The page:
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The Cool Kids had bros in snapbacks showing up to Grant Park in August before Perry’s Tent ever existed. Their production style became mainstream when college kids started discovering molly and Ableton, but nothing sounded like “Black Mags” when it was first embedded on your Myspace. The duo’s influence is overlooked and under-appreciated.
In retrospect, the rise of the Cool Kids makes complete sense. Before he was knighted, Michael Rocks was living in Matteson, a city best known for the Interstate-adjacent Auto Mall that cars breeze past on the way to Chicago. Chuck Inglish spent his earliest years in Mount Clemens, Mich., a city similarly distant from downtown Detroit. The kids became cool in Chicago, where at the time another duo named Flosstradamus were throwing monthly dance parties.
This is recent history, but it seems like distant past — now that the Cool Kids are never coming back. That’s according to an April tweet by @SirMichaelRocks, suspiciously posted right before a promotional run for his then-forthcoming project Populair. Mikey’s words made for a good headline, but they can’t be considered literal truth. The Cool Kids come and go. Both Mikey and Chuck have already released multiple solo albums, and we’ll probably see them together onstage again. With Populair and Chuck’s Everybody’s Big Brother being released within a month of each other, it’s impossible not to evaluate both artists as separate entities. It’s just foolish to entertain the idea that the two have actually decided to pursue diverging musical directions.
Yet the albums are definitely different. Populair is an ambitious effort in experimental production; Everybody’s Big Brother sounds like the old Cool Kids. Depending on how you felt about Speakerboxxx/The Love Below, you’ll probably like one more than the other. And you’ll probably still recognize the whole as greater than the sum of its parts.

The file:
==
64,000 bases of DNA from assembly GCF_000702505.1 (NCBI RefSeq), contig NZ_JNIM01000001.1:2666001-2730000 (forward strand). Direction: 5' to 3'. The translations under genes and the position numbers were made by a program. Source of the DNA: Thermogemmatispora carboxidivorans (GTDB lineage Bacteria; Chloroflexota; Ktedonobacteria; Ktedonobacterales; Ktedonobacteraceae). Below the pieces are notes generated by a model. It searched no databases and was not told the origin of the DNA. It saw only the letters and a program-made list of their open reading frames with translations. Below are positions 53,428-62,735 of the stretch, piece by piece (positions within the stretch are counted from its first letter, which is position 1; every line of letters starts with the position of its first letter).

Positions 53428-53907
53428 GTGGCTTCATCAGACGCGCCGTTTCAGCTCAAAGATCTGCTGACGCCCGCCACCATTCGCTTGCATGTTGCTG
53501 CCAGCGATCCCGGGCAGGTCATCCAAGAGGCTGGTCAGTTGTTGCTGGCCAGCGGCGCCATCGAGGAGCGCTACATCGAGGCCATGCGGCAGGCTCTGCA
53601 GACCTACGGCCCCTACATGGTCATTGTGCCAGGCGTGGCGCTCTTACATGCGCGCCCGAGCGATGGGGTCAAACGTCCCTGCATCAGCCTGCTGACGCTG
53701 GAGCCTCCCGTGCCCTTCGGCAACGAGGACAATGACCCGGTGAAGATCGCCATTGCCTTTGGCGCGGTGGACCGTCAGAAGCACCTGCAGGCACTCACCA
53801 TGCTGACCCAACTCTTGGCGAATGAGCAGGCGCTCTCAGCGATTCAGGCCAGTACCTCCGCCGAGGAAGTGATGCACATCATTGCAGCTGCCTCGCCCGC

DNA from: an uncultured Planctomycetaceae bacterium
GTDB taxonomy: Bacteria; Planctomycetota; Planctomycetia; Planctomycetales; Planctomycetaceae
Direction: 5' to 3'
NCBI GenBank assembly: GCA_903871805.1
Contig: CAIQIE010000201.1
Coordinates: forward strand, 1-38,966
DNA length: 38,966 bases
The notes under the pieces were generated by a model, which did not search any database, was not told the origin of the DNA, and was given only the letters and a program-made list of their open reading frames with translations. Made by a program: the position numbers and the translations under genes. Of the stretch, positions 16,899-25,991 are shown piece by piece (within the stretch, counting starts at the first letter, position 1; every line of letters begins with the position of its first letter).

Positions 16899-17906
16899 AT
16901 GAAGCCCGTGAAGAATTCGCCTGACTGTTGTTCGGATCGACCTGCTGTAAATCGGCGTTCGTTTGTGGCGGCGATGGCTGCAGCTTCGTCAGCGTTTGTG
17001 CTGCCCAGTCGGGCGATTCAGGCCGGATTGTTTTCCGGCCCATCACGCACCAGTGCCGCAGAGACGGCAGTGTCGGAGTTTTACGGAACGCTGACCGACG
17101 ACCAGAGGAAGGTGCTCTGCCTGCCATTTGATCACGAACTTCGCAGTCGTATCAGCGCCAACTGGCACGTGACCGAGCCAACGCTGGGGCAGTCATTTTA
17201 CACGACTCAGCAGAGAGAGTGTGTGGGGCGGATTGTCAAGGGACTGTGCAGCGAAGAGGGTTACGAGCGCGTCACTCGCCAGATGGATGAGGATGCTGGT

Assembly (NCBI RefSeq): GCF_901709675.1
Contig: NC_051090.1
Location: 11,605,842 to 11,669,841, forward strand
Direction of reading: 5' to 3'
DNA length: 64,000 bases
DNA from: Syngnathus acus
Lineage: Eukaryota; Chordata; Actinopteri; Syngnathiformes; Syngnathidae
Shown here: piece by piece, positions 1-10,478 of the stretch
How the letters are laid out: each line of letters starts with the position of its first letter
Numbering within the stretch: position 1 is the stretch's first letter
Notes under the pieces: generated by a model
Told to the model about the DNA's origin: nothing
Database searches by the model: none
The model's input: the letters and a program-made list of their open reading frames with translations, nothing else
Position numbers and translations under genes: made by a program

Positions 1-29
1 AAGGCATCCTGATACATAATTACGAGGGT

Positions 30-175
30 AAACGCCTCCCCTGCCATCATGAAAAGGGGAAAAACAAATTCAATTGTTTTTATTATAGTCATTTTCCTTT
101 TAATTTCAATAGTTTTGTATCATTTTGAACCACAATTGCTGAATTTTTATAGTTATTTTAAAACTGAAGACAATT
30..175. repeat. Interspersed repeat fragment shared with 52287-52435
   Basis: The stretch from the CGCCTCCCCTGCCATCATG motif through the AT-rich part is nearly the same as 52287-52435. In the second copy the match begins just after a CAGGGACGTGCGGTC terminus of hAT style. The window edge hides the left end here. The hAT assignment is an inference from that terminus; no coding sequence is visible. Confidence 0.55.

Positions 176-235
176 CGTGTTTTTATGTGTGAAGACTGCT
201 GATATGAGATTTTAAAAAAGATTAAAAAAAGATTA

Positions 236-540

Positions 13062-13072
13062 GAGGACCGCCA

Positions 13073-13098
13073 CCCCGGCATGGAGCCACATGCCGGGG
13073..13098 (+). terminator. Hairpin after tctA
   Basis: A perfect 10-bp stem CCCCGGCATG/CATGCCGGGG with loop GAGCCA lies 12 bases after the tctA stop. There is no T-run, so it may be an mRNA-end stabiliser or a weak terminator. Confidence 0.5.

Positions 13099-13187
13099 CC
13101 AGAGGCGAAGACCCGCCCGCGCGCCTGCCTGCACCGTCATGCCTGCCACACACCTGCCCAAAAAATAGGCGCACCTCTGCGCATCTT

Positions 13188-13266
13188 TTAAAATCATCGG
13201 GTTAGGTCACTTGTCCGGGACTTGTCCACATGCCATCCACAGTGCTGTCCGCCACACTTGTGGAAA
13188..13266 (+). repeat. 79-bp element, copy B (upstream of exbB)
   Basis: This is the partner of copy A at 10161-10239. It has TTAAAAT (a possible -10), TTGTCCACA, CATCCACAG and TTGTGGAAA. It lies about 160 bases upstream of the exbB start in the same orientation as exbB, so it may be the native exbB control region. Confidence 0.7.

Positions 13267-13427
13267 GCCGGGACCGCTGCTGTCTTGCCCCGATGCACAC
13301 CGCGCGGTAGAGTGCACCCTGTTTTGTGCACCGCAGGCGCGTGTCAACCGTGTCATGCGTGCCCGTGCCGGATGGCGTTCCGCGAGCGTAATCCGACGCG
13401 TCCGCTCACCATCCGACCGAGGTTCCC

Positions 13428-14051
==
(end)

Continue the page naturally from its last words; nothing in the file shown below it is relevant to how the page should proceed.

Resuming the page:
Populair sounds nothing like Banco. It’s sparser, tighter, expressing more but using less clutter. “Drowning In The French” has skittering hi-hats and off-key crooning, brooding about relationships. All are ingredients of popular rap right now, but they don’t come out that way filtered through Mikey’s brain. “Alone” is the dreary account of first world problems in suburbia that Kid Cudi fans have been craving. The album is as strange and dark as its cover art.
Sir Michael Rocks sounds anxious about modern life — angry at the Uber driver for not letting him bring his booze aboard, frustrated with slow Chipotle employees. The production style of Populair mirrors that uneasiness, reaching for something new.
Chuck Inglish doesn’t sound as bothered with life or the need to evolve. His album might suffer without Mikey, but beats like “16 Speakers” sound just fine with Caleb James, Fat Tony, and Maxo Kream on them instead. “Several Dozen” could’ve been in Drive. “Ftw” could be played on Hip-Hop Nation. Chuck’s lyrics and monotone delivery aren’t as adventurous as Mikey’s rapping and singing, but at least you can count on the consistency.
More than ever before, these two albums prove Chuck’s production was always what anchored the former duo. By releasing these albums within such close proximity, both artists have revealed what they bring to the collaborative effort (or, in Mikey’s case, something slightly different that he could have brought). Populair is good if you’re in a certain type of mood; Everybody’s Big Brother is a well-put together work with some good guest verses from lesser-known artists. It’s a way of distinguishing the two Cool Kids and what they stand for in 2015. The problem is that Cool Kids fans have always known the difference between the two. Another collaborative album might not have made sense after all these years, but listening to them separately is like watching both sides of a recently broken-up couple trying to get on with their lives. Chuck’s still comfortable and Mikey’s still experimenting, but both are still Cool Kids and it’s impossible to let go of the idea that they’ll eventually work together again.
lede photo found here